During my many years of presenting hunting seminars at Sports Shows and Sportsman Clubs across the eastern half of America, I was always amazed to discover great numbers of whitetail hunters, young and old, who were born with all the knowledge and skills needed to successfully hunt dozens of trophy bucks, therefore requiring no books or videos that explained on how to better hunt such deer. I wasn’t that fortunate. Starting from scratch as a farm kid at age 10, I had to somehow learn how to do it. During my first fifteen years of whitetail hunting, I had to settle for being taught by hunters with only one or two big bucks on their walls. Much of what they taught me either didn’t work or the deer I hunted didn’t do what they and magazine writers back then said whitetails do. Determined to finally learn the well-kept secrets of those who claimed to have dozens of ten-pointers or better on their walls, in 1970 I decided to try something desperate: study wild whitetails scientifically (part time at first and then almost full time). I then began to discover a world of whitetails little known by anyone. Soon my children and I began hanging mounts of ten- pointers or better on our walls. Between 1990 and 2017 my three sons and I took 98 mature bucks (8–13 pointers), all on public land inhabited by abundant grey wolves.

Such hunting success was made possible by our six new mature-buck-effective hunting methods, evolved first from the discovery of the inability of whitetails to discover me perched on primitive platforms only 6–9 feet above the ground, between 1962 and 1989, and second from discoveries made as a result of my hunting-related studies, between 1970 and 2017. These two overlapping periods now total 55 years.

My Whitetail Hunters Almanac, 10th Edition, took three years to write and edit because of the enormous amount of new field research completed since publishing my 9th Edition in 1997. This unusually large book (likely my last because I am now 83) was written to share with all deer hunters – beginners, veterans and advanced hunters – everything of greatest importance I have learned about whitetails and whitetail hunting since the 1960s. This includes deer signs that practically guarantee hunting success, habits, and range utilization of the five behavioral classes of whitetails, the many elements that affect the timing of whitetail activities, the four month and one week long whitetail rut with three two-week breeding periods, six new mature-buck-effective hunting methods and more. All play prominent roles in determining where, when, how and how long to hunt mature bucks or other mature whitetails at any site. Though the six new hunting methods introduced in this book were designed specifically for providing easy short-range shots at mature, unsuspecting (standing or slowly moving) bucks with gun or bow, they also provide regular opportunities to observe or take other deer. Used properly, these hunting methods keep you close to mature bucks and other deer every day or half-day you hunt. One or more of these new methods are certain to soon become your next favorites.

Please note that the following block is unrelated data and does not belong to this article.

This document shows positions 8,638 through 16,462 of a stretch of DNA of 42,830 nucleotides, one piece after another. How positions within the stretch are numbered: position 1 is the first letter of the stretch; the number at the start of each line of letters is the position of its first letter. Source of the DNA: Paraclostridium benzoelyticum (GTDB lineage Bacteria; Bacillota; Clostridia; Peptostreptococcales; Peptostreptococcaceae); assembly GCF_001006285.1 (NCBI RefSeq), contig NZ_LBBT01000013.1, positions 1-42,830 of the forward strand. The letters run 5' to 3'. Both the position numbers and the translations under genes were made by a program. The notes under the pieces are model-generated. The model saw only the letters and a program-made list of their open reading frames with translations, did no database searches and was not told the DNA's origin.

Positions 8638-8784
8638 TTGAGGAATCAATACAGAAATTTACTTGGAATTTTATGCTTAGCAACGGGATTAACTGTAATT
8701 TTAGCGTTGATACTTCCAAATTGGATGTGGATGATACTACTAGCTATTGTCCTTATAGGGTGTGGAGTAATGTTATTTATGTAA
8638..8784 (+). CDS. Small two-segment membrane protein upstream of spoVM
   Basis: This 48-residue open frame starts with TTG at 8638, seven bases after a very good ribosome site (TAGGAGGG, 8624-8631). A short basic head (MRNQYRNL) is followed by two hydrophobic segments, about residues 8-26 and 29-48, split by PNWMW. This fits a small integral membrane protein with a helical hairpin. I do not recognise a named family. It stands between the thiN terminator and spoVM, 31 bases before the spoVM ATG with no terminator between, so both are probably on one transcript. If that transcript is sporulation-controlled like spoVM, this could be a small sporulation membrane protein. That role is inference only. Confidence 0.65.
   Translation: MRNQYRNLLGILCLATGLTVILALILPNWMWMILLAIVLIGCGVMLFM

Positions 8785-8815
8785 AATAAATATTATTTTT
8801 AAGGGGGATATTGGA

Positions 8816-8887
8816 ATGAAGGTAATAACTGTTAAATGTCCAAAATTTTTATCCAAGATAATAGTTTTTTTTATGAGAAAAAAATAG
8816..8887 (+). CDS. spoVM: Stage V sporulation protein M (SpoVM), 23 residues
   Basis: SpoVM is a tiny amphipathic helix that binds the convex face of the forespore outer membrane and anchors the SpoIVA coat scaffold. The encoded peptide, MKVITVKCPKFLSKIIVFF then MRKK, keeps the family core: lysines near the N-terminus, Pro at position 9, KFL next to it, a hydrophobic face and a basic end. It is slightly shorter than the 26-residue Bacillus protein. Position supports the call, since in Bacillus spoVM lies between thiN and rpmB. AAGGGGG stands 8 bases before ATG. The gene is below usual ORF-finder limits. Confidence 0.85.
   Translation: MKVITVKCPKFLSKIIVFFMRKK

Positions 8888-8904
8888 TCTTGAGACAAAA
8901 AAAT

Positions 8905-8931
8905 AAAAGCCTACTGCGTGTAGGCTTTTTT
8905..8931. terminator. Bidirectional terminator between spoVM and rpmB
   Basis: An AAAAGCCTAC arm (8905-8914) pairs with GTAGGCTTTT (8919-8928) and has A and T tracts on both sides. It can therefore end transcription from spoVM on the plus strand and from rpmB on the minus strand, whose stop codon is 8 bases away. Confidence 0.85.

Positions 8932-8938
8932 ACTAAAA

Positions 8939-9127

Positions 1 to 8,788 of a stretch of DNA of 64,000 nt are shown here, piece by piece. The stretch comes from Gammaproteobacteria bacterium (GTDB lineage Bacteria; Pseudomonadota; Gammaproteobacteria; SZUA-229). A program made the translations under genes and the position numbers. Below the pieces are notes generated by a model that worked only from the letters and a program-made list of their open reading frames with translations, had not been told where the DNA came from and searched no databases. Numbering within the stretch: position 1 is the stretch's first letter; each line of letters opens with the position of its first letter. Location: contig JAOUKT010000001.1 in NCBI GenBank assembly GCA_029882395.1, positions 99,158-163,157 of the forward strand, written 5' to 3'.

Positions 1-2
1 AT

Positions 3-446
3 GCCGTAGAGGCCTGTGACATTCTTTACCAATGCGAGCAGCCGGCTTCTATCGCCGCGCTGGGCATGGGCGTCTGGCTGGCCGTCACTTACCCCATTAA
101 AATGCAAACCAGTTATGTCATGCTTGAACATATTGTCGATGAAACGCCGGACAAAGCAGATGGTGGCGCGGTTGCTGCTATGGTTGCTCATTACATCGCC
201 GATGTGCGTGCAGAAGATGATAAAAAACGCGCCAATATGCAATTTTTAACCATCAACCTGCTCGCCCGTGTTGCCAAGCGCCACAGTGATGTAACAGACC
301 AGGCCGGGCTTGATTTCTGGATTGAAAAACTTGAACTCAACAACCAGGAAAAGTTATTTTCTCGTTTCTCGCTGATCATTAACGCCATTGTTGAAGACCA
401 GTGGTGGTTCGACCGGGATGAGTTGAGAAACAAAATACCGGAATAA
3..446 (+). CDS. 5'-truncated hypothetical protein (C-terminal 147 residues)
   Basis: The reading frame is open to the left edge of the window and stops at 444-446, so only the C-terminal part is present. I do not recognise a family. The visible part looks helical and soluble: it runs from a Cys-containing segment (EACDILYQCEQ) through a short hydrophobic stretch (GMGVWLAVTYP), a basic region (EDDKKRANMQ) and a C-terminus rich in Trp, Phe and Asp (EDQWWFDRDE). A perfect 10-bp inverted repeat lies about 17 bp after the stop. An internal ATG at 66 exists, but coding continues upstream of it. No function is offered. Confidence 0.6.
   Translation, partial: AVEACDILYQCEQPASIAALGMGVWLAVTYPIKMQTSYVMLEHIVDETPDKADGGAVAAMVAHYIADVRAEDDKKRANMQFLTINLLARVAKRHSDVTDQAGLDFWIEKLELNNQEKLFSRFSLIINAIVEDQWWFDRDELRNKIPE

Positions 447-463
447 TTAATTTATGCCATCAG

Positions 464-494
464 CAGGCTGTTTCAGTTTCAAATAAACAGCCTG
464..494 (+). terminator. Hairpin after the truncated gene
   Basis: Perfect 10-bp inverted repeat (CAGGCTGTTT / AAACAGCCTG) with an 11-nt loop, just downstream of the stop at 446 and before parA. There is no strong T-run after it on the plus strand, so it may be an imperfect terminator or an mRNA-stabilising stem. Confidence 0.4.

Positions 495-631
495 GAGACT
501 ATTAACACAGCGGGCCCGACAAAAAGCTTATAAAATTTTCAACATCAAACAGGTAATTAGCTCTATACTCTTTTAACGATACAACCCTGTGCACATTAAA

This book is available in two forms; an Amazon Kindle ebook and a paperback book. For a taste of its extraordinary whitetail hunting value, click now on the following: Dr. Ken Nordberg’s Whitetail Hunter’s Almanac, 10th Edition, ebook   Then click on “Look inside.” Information and forms for quickly and easily ordering a personally autographed, 518 page, 3–pound, 8″ x 10″ paperback version with 400 illusrations is now available in my website: http://www.drnordbergondeerhunting.com. Very soon after you begin turning the pages of your new Whitetail Hunters Almanac, 10th Edition, you are going to be astonished by all that is new about whitetails and whitetail hunting.